Rules regarding proper display of vehicle licence plates

Licence plate display

The humble licence plate has but one job, to positively identify the vehicle it is attached to.

Without license plates, how would we know who owns the vehicle? How would you complain about an erratic driver or report your stolen vehicle? Intersection Safety Camera (ISC) enforcement and Automated Licence Plate Recognition (ALPR) would be stymied and even the lowly parking ticket would have difficulty.

Most B.C. vehicles are issued with two licence plates. Also called number plates, these must be attached "one plate to the front and one plate to the rear of the vehicle."

In some cases, ICBC will only issue one plate. Motorcycles, trailers and demonstration plates are the three most common examples of this.

Effective May 1, ICBC will no longer issue licence plate validation decals. This change came about to facilitate on-line renewal of licences and insurance. You may remove the validation decal after that date if you wish to.

To support the transition, B.C. is making a one-time, $1 million investment in enhancing the ALPR program to help law enforcement identify uninsured drivers without relying on the decals.

Licence plates must be visible. A number plate must be kept entirely unobstructed and free from dirt or foreign material, so that the numbers and letters on it may be plainly seen and read at all times and so that the numbers and letters may be accurately photographed using a speed monitoring device or traffic light safety device.

Bicycle racks seem to be the most common obstruction, but anything that gets in the way could result in a $230 fine.

A licence plate must be mounted horizontally unless it is attached to a motorcycle. Then it may be attached in vertical position on the left front fork of a motorcycle, with the first number or letter at the bottom of the fork.

The rear licence plate must be illuminated by a lamp that is capable of displaying only white light so that the numbers on the licence plate are legible from a distance of 15 metres to the rear of the vehicle. The lamp must not project light to the rear and must be marked SAE / DOT L.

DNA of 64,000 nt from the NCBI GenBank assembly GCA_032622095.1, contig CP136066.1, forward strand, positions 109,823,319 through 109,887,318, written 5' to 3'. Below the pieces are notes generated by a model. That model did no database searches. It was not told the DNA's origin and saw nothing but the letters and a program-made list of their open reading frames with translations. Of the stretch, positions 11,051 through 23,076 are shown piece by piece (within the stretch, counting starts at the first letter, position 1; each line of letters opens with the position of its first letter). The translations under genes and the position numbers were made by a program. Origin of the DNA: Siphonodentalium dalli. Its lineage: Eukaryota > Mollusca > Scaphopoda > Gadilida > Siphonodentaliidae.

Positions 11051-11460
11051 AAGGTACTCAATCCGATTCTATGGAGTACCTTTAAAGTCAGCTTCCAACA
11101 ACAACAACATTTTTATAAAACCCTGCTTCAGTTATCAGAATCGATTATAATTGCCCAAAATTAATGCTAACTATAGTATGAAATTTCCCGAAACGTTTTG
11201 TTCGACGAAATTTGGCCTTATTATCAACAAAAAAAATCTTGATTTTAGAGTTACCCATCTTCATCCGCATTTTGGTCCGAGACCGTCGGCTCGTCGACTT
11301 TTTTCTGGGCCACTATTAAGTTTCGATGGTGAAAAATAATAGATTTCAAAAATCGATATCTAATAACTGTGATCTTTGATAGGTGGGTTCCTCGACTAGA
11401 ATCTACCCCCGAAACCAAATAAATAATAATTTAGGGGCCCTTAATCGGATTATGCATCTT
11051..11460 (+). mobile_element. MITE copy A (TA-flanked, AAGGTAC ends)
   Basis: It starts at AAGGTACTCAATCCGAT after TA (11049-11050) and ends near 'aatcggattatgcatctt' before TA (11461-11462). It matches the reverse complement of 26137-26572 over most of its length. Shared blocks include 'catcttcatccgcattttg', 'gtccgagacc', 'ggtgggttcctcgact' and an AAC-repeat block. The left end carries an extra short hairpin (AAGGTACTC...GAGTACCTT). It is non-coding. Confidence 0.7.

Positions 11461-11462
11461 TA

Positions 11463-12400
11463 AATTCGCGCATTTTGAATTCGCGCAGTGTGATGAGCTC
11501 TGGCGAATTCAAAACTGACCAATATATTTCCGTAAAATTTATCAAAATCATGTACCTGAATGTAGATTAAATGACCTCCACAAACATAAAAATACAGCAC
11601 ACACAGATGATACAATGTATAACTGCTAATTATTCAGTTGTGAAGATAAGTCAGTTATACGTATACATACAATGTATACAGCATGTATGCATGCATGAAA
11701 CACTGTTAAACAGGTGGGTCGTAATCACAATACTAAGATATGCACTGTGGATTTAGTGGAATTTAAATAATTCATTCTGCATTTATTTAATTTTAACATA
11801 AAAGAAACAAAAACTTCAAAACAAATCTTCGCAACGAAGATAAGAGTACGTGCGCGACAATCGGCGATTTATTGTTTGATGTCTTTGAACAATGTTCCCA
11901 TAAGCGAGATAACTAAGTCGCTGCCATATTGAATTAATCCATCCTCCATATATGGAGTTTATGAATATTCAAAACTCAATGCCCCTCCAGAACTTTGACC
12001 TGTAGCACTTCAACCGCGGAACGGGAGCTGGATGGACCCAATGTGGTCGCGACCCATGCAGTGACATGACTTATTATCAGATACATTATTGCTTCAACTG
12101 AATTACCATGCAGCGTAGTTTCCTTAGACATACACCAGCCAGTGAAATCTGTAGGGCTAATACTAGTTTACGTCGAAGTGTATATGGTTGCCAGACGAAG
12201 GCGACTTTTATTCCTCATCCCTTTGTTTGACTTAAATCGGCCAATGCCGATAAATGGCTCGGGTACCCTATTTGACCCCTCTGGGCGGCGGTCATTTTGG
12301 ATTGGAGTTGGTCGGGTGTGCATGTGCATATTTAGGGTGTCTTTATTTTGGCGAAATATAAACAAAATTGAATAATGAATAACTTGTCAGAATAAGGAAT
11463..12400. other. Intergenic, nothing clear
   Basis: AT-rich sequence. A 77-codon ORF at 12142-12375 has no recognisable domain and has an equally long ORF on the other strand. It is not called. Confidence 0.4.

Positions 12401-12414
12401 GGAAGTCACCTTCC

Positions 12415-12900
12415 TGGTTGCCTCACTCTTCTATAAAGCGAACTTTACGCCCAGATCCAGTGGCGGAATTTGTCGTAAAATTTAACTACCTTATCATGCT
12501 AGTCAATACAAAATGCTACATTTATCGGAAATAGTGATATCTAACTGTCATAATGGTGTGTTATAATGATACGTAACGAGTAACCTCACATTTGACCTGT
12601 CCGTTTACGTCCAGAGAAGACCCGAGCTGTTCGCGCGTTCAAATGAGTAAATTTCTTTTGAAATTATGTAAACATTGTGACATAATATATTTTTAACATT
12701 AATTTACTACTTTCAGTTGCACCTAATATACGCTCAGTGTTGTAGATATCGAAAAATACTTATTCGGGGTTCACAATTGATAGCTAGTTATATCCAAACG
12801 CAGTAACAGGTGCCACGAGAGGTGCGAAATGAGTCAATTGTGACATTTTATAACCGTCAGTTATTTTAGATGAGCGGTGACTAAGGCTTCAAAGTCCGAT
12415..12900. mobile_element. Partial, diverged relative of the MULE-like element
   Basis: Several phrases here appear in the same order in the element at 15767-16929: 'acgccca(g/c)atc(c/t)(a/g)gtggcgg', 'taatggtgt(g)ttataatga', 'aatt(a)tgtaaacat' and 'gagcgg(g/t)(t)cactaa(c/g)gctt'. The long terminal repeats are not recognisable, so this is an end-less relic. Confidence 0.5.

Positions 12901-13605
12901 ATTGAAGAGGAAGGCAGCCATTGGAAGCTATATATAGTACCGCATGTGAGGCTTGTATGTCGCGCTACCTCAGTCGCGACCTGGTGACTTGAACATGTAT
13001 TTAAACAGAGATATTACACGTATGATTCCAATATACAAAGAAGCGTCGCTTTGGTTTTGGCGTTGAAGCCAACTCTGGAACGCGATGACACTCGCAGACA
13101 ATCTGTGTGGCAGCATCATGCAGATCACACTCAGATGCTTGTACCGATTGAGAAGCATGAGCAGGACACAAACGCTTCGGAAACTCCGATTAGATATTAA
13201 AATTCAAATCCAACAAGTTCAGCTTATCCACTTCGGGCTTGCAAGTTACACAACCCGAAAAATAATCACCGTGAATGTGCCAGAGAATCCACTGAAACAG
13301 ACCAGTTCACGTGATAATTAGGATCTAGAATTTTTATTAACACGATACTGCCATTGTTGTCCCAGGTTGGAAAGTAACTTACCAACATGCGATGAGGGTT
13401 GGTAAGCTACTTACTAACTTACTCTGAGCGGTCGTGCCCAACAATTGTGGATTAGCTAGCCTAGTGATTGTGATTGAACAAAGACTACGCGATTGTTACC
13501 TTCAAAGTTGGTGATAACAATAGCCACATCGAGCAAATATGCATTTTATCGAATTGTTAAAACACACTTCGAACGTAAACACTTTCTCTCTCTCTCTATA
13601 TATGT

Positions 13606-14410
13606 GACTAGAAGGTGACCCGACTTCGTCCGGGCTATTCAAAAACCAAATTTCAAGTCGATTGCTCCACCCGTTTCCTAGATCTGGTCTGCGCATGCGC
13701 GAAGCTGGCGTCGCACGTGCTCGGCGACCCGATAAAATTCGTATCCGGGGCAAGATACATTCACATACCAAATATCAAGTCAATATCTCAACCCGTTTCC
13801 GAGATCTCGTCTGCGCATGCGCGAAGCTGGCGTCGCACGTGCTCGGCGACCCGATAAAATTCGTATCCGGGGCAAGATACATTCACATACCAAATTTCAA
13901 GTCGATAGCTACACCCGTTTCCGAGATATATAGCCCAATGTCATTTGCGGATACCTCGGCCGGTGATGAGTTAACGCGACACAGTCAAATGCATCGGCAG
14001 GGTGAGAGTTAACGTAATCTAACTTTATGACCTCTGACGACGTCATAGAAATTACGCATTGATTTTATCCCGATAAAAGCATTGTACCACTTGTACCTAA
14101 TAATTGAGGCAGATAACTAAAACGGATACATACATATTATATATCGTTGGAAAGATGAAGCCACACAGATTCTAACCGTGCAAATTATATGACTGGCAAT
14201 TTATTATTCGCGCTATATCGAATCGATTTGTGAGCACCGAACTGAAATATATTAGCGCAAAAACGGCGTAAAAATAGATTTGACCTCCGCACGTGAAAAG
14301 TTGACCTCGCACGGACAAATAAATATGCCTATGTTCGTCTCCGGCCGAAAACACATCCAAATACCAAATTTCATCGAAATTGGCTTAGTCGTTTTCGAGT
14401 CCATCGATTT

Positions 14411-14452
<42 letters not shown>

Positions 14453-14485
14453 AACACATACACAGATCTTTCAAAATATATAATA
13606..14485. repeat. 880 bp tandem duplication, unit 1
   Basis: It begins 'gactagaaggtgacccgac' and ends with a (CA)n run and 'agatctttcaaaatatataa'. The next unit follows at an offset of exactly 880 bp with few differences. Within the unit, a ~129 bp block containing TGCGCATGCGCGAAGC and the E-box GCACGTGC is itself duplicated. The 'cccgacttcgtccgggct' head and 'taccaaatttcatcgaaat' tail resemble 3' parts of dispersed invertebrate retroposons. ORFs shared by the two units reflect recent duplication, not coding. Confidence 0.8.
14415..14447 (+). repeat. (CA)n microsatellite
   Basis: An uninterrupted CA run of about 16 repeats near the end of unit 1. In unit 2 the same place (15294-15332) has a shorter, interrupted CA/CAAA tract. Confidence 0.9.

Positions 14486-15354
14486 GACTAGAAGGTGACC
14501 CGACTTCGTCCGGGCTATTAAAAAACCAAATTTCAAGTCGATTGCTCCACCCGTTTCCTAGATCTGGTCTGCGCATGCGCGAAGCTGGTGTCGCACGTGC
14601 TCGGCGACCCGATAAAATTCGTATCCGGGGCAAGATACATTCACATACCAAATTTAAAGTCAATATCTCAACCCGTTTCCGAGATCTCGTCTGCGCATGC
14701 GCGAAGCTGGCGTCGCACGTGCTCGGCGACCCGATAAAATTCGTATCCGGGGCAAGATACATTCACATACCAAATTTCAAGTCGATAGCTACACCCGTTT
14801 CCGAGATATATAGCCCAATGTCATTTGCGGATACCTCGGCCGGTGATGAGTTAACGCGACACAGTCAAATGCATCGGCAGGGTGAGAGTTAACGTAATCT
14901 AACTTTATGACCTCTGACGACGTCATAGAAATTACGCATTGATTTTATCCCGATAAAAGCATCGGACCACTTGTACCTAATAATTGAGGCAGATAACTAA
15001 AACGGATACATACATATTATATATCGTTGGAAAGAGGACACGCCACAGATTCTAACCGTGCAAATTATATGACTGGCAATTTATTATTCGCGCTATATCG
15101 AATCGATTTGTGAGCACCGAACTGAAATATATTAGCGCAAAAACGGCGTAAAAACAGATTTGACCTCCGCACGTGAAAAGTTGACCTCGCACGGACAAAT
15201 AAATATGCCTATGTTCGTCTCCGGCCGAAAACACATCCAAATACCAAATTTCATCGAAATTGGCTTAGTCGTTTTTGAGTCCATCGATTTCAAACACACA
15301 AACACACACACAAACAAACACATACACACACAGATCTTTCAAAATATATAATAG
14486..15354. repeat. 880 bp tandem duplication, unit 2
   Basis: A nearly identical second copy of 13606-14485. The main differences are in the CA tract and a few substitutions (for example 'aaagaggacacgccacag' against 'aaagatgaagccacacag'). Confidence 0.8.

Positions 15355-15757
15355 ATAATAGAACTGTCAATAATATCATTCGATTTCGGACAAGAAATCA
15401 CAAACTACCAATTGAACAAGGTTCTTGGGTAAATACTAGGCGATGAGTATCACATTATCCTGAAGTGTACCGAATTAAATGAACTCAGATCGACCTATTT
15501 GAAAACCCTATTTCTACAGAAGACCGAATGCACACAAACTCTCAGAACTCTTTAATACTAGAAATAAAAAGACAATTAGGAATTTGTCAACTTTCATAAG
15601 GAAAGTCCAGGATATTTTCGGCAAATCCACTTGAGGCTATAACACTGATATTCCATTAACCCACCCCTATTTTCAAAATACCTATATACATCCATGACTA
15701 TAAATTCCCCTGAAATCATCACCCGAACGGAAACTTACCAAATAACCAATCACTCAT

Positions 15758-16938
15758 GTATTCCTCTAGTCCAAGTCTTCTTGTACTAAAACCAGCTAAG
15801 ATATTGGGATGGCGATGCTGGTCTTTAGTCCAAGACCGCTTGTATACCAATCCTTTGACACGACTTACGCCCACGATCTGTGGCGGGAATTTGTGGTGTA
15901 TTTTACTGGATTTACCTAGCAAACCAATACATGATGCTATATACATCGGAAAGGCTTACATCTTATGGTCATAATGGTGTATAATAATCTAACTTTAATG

Rules for license plates on vehicles licensed under the Off Road Vehicle Act are similar to those for on-road vehicles. Two exceptions are that no licence plate light is required and the plate may be displayed on the front, rear or left side of the vehicle.

Some vehicle owners try to excuse their choices, particularly with regard to the front licence plate.

Some says it looks ugly, or there isn’t a mounting bracket or the bolts are too rusted. They throw it on the dash, wire it onto the bumper, slap decorations over top, the list seemed endless.

None are legal justifications to avoid a ticket.

This article is written by or on behalf of an outsourced columnist and does not necessarily reflect the views of Castanet.

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About the Author

Tim Schewe is a retired constable with many years of traffic law enforcement experience. He has been writing his column for most of the 20 years of his service in the RCMP.

The column was 'The Beat Goes On' in Fort St. John, 'Traffic Tips' in the South Okanagan and now 'Behind the Wheel' on Vancouver Island and here on Castanet.net.

Schewe retired from the force in January of 2006, but the column has become a habit, and continues.

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The views expressed are strictly those of the author and not necessarily those of Castanet. Castanet does not warrant the contents.

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